Between the tax breaks and the social status boosts, California's car shoppers have plenty of reasons to consider electric and plug-in hybrid vehicles. But given the traffic congestion in the state's major cities, perhaps no perk has been more attractive than HOV lane access.
In case you missed it, California allows owners of electric and plug-in hybrid vehicles to travel solo in the HOV or "carpool" lane, provided their car carries the proper sticker. (Green stickers are for hybrids and extended-range electrics like the Chevrolet Volt that have zero-emission capability; white stickers are for fully electric vehicles like the Nissan Leaf and the Tesla Model S.)
The HOV lane program has been very, very successful, but it was set to to expire on January 1, 2015. As we mentioned back in May, the California legislature has been considering a bill to extend that deadline to 2018 for plug-in hybrids and 2020 for electrics.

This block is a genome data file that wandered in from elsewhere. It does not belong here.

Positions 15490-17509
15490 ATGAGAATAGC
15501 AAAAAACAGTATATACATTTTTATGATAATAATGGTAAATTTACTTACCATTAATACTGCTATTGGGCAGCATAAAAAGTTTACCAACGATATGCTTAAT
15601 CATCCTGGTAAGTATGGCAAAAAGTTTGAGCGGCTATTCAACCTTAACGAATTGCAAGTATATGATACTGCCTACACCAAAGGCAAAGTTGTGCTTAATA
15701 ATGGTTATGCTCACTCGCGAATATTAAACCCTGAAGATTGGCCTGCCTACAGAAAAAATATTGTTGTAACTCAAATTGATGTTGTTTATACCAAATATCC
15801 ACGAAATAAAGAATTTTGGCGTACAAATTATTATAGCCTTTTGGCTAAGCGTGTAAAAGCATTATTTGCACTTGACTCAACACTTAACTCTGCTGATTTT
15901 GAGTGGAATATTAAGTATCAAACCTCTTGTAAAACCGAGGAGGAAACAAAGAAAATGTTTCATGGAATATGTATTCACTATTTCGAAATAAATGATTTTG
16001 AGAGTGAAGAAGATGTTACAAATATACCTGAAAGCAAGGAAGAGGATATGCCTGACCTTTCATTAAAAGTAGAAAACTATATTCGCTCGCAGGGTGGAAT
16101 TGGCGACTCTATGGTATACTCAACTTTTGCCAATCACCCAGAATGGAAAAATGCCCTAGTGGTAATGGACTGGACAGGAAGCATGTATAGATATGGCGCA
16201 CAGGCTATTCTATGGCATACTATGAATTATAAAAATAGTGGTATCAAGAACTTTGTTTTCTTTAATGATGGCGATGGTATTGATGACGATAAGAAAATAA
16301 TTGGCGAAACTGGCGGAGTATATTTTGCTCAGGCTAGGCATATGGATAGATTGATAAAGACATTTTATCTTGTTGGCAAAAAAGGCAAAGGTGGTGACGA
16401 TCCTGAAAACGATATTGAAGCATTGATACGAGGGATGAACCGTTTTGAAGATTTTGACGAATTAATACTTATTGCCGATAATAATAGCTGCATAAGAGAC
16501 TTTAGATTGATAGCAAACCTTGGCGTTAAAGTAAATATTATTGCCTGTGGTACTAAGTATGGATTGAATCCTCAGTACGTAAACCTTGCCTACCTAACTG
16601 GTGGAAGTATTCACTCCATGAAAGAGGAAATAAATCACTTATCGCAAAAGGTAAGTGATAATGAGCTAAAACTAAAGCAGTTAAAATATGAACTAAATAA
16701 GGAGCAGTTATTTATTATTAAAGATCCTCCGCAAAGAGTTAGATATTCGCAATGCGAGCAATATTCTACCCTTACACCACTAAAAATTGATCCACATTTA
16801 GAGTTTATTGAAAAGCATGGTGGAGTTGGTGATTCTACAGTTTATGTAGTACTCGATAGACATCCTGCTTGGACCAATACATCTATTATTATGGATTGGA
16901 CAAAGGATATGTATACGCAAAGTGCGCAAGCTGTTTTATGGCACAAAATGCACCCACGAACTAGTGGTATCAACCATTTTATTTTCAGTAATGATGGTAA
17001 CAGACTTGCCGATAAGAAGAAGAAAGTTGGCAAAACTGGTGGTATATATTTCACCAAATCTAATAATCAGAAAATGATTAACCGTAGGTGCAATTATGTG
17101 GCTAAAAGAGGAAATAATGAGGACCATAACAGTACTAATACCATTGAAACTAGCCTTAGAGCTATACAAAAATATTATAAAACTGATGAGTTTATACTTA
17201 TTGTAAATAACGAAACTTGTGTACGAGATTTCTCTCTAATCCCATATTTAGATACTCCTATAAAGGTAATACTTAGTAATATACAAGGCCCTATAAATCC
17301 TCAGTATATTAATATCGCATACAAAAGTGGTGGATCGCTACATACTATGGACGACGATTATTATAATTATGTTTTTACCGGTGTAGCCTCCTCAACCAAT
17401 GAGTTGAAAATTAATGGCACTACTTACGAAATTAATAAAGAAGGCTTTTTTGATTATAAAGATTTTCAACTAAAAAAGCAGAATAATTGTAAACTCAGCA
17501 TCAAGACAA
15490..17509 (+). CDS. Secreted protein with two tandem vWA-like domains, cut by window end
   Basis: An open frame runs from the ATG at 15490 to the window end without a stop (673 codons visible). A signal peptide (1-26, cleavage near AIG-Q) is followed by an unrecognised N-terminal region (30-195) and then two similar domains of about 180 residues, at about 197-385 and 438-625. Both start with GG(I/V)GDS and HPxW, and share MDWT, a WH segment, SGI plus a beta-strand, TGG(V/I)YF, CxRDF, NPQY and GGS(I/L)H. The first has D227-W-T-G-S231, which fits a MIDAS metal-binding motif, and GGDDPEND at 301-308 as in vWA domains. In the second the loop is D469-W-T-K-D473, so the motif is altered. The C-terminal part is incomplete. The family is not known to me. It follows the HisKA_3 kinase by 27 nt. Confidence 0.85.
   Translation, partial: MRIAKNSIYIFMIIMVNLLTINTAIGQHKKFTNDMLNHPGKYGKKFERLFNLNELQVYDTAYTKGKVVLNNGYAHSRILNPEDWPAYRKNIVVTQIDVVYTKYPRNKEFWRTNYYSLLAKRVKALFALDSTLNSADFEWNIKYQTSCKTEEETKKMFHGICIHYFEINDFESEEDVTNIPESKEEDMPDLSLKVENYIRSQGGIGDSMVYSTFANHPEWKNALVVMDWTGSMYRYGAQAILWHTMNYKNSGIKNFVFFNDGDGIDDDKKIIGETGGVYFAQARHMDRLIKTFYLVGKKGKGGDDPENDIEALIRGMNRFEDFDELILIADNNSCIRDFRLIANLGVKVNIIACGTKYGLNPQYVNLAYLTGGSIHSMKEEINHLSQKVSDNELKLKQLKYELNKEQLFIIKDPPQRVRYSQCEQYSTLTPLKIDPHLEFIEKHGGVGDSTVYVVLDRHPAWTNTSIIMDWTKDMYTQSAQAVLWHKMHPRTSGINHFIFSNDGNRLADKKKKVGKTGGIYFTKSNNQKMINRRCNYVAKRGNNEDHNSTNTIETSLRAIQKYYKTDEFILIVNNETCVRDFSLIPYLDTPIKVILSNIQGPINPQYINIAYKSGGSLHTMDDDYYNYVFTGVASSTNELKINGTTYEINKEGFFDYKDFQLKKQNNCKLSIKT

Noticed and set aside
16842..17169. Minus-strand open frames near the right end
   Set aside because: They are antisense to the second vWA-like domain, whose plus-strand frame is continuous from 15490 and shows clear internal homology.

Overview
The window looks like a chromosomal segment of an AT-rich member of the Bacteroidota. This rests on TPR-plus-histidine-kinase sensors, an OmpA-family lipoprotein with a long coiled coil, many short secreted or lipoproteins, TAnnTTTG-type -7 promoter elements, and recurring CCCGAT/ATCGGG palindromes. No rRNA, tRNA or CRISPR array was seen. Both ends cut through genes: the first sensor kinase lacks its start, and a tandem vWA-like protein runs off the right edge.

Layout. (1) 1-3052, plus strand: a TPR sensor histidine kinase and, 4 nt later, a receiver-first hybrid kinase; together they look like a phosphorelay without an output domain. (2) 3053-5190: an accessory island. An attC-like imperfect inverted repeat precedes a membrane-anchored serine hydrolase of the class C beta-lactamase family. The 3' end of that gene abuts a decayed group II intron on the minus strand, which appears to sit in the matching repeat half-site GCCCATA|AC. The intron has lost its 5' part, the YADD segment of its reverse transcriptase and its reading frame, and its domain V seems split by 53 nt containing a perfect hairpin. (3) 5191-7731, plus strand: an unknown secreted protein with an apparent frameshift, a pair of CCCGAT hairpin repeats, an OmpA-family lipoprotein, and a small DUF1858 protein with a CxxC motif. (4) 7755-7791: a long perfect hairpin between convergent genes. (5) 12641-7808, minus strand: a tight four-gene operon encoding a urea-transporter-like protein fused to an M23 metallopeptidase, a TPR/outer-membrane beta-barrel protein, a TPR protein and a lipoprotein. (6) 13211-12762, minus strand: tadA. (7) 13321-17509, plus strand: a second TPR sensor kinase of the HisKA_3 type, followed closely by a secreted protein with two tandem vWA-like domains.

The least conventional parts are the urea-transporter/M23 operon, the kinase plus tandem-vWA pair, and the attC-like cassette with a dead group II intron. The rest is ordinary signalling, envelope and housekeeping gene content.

According to our colleagues at Green Car Reports, it appears that lawmakers have now split the difference, passing a bill that allows both HOV lane programs to sunset in 2019. The bill is en route to Governor Jerry Brown, who's expected to sign it.
There's no denying that fuel-efficient rides like the Volt and the Leaf are the future of travel. It may take years to transition away from petroleum, but that day is surely coming.
And that's fine. As long as we don't have to sacrifice fun or power, we're completely okay with this clean, green, brave new world. But some of us still need a bit of prodding to get there.
HOV lane programs like the one in California are a great way of accomplishing that task through simple, cost-effective incentives. They don't require massive sums of support, they make use of existing infrastructure, and they give drivers something they desperately want: a faster way to get from Point A to Point B. They work for consumers, they work for the state: it's pretty hard to see a downside.